Di Di is leaving to spend a year in China with his grandparents and extended family, but Sharon and middle sister Mary aren’t so sure about that. A year is a long time, and they miss him at first, but then get busy with their own lives. When Di Di returns, it is a difficult adjustment for everyone.
I actually was familiar with this idea through friends of mine, who lived in their family’s country of origin from the time they were weaned until preschool and then flew back each year to live there over the summer. However, for many readers it will be new. This topic is also briefly explored from a different perspective in American Panda. In that book, the father decided to send the children to his family in China against their mother’s wishes, and it was challenging for the family.
The chapters in this are short, but challenging enough for this to be beyond early reader status. There are illustrations every other chapter or so. Some are full page while others are smaller. The illustrations are very similar to the cover, although they are line drawings and not in color. The chapters are quite short with most only a few pages.
This book, as you might guess from the title, covers just a little over one year in the life of one family. It is told in the first person from the oldest daughter Sharon’s viewpoint. Her sister Mary (in first grade) is another major character. Also present are her parents, grandmother, little brother Di Di, and her best friend Isabella.
Many emotions are quietly explored as first the girls find Di Di irritating, then they miss him, eventually grow accustomed to life without him, and finally struggle when he returns. Sharon initially lies to her friend about where Di Di is, and when she eventually learns the truth, Isabella is judgmental about the choice. But the girls defend their family’s decision, even though Sharon herself questions it privately when he returns. After he throws a tantrum over the family members he is missing, she calls her parents out:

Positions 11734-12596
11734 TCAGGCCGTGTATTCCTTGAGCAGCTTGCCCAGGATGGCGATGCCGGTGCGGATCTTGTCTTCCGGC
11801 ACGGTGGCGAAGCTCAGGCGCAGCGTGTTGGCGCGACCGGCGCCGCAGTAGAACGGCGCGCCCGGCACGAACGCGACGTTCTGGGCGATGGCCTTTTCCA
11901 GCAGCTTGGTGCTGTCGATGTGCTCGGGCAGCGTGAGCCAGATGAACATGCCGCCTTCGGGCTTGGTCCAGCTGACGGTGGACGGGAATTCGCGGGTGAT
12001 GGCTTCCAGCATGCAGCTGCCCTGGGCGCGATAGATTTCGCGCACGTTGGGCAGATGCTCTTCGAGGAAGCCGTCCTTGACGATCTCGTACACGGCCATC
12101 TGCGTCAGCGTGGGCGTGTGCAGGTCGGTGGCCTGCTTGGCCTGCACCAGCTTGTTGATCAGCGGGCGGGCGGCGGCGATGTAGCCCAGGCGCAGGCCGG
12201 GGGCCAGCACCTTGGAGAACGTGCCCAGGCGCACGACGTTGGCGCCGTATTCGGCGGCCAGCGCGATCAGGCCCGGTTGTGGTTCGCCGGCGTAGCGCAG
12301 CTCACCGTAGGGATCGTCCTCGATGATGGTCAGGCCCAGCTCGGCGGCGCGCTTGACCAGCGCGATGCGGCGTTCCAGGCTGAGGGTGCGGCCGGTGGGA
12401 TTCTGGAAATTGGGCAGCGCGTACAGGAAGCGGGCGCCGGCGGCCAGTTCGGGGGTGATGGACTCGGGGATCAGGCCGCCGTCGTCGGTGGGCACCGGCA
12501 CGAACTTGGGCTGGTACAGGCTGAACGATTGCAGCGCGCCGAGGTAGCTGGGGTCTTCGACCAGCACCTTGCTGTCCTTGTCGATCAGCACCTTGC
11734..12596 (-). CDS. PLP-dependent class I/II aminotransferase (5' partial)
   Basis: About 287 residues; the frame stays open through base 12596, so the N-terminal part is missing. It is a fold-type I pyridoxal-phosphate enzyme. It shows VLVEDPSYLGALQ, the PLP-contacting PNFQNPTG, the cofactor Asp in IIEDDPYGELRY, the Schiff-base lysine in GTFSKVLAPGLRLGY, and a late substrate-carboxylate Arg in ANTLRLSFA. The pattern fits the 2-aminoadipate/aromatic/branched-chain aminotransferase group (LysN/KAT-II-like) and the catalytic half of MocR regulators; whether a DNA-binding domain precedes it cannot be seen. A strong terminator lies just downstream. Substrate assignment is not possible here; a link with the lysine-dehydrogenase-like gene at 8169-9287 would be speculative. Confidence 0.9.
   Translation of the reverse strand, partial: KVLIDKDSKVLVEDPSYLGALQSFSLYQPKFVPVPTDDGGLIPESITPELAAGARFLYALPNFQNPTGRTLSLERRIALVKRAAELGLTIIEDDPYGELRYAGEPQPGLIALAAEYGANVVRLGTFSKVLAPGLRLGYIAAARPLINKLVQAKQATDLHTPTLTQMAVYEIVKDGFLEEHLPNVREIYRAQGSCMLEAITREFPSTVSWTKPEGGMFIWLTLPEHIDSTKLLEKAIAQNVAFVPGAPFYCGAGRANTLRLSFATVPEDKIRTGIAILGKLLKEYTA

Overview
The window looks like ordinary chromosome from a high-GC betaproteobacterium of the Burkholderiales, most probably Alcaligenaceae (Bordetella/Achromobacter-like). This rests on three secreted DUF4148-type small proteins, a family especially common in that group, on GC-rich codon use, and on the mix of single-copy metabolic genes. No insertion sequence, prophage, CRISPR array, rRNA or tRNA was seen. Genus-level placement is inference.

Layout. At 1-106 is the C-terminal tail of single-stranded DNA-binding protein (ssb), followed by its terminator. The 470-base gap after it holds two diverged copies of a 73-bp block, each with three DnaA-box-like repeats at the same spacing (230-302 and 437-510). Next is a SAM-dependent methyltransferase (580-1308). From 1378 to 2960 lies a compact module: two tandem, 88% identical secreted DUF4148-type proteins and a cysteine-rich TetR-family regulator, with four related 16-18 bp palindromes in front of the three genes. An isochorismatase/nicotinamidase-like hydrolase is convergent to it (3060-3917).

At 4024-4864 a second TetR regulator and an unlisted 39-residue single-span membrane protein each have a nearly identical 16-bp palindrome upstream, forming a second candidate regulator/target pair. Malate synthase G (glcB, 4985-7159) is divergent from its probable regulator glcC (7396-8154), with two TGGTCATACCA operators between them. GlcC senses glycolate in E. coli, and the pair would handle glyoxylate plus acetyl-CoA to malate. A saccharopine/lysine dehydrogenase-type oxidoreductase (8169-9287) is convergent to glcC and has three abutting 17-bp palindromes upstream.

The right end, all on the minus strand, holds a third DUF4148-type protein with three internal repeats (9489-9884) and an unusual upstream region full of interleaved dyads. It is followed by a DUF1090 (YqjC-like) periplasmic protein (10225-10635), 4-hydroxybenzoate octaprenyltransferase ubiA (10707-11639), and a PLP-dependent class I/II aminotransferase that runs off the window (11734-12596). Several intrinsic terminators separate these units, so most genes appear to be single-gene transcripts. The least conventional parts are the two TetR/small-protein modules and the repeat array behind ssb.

“You and Mama said that China is better for little kids. But Di Di didn’t learn not to break things.” p. 58
Her architect father calmly responds with an explanation about child development and why they made that choice. Sharon’s mother was returning to work, and it’s important to them that all their children learn Chinese and know their Chinese relatives. They felt it was better for him to stay with family than a babysitter all day, and he was too young to stay in their apartment after school with a babysitter looking in as the school-age girls have been doing this year.
The end of the book has a Glossary, although almost all of the Chinese words are also defined in the text or obvious from context. There is also a perfect Author’s Note which explains this tradition for children or adults who might not be familiar with it. Sharon’s family made a very difficult choice that they felt would be best for their son long-term. This is not common to all Chinese-American or all immigrant families, as the illustrator points out in her biographical note:
“Wong was drawn to the story in Only One Year because it presents a Chinese American experience that is different from her own.”
This is a gentle but valuable book. It exposes students to a different family choice without judgement, introduces a handful of Chinese words and a few cultural aspects. Due to the brevity and age of the characters, most middle school students wouldn’t be interested, but this could be used with a high-reading kindergartner all the way up to fifth grade. The only caveat is that very sensitive students may be emotionally affected by the separation or question if they or their siblings will be sent away. An empathetic conversation should dispel those concerns.